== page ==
Amaechi ‘s Screening: Ex-Militants Tell Senate What To Do

A group of former militants in the Niger-Delta region, the Niger-Delta Coalition, said a fight against Rotimi Amaechi, the former governor of Rivers state, is a fight against change.

Amaechi

The ex-militants described Amaechi as the “Lion of Niger Delta” who represented the ‘Change’ the All Progressives Congress (APC) stood for, Daily Times reports.

Led by their president, Young Piero, and secretary, Toriomo Excel, the former militants on Tuesday, October 21, said they supported President Muhammadu Buhari during the presidential election because of Amaechi.

The ex-militants said: “We supported Buhari-led APC because we wanted change. The Senate should know better that a fight against Ameachi is a fight against the progressives; a delay to screen Ameachi is against the peace-loving people of Niger-Delta and millions of Nigerians.

“It is time for the Senate to recognise him and some others who worked for the peace enjoyed during the last general election. The Niger Delta Coalition does not see any reason why he (Ameachi) has not been screened by the Senate. He is a leader, a coach, an instructor, a mobiliser and a motivator who put his life, family and the lives of many that believed in the struggle to bring about the change Nigeria is talking about today.”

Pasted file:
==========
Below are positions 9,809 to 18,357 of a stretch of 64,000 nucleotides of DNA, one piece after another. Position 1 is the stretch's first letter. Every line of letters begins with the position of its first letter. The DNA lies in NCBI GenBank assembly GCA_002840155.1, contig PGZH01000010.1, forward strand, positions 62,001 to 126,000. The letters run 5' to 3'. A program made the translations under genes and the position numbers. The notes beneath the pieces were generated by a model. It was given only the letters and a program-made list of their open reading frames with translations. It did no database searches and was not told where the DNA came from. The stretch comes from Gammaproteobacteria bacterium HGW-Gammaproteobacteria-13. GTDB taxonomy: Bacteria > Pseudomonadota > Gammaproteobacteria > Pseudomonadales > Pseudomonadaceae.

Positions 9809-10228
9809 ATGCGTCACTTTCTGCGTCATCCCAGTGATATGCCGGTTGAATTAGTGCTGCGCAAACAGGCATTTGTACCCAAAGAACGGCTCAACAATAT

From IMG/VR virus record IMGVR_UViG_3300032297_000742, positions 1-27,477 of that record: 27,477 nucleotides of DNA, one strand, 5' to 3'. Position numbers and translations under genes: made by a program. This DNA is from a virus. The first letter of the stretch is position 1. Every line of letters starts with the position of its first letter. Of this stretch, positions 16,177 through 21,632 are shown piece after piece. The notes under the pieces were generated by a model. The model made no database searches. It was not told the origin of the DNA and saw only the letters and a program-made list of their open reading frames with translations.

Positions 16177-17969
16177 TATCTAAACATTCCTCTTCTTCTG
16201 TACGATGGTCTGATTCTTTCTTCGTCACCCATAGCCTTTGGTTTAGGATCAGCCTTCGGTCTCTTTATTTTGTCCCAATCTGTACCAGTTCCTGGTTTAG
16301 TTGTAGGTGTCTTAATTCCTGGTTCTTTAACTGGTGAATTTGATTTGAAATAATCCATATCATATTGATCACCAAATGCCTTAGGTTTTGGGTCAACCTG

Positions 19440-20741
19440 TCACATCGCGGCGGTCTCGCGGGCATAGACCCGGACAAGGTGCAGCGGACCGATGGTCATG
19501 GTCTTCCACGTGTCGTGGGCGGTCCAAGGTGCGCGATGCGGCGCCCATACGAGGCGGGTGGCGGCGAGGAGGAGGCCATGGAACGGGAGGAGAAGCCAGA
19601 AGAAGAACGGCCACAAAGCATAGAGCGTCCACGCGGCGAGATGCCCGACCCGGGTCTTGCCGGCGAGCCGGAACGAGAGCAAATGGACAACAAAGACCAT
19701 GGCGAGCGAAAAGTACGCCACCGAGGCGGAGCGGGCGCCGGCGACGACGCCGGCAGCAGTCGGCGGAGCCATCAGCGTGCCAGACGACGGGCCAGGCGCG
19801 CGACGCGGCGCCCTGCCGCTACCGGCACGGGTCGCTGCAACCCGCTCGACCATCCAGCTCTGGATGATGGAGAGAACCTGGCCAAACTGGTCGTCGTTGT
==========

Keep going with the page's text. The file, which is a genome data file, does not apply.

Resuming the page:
They called on the Senate to waste no time in screening the former governor for his contributions to President Buhari’s success and for the benefit of Nigerians and Niger Delta.

The Senate has been deferring Amaechi’s screening since last week due to the inability of the committee on ethics and privileges to conclude investigations into petitions brought against him by senators from his state.

The screening of the former governor was scheduled for Tuesday, October 20, but it was deferred once again. Reportedly he will now be screened on Thursday.

According to a section of the constitution, unless the Senate confirms or formally rejects him by Thursday, October 29, Amaechi would automatically be sworn in as a minister upon the expiration of the 21-day constitutional deadline allowed the Senate to confirm or reject a ministerial nominee.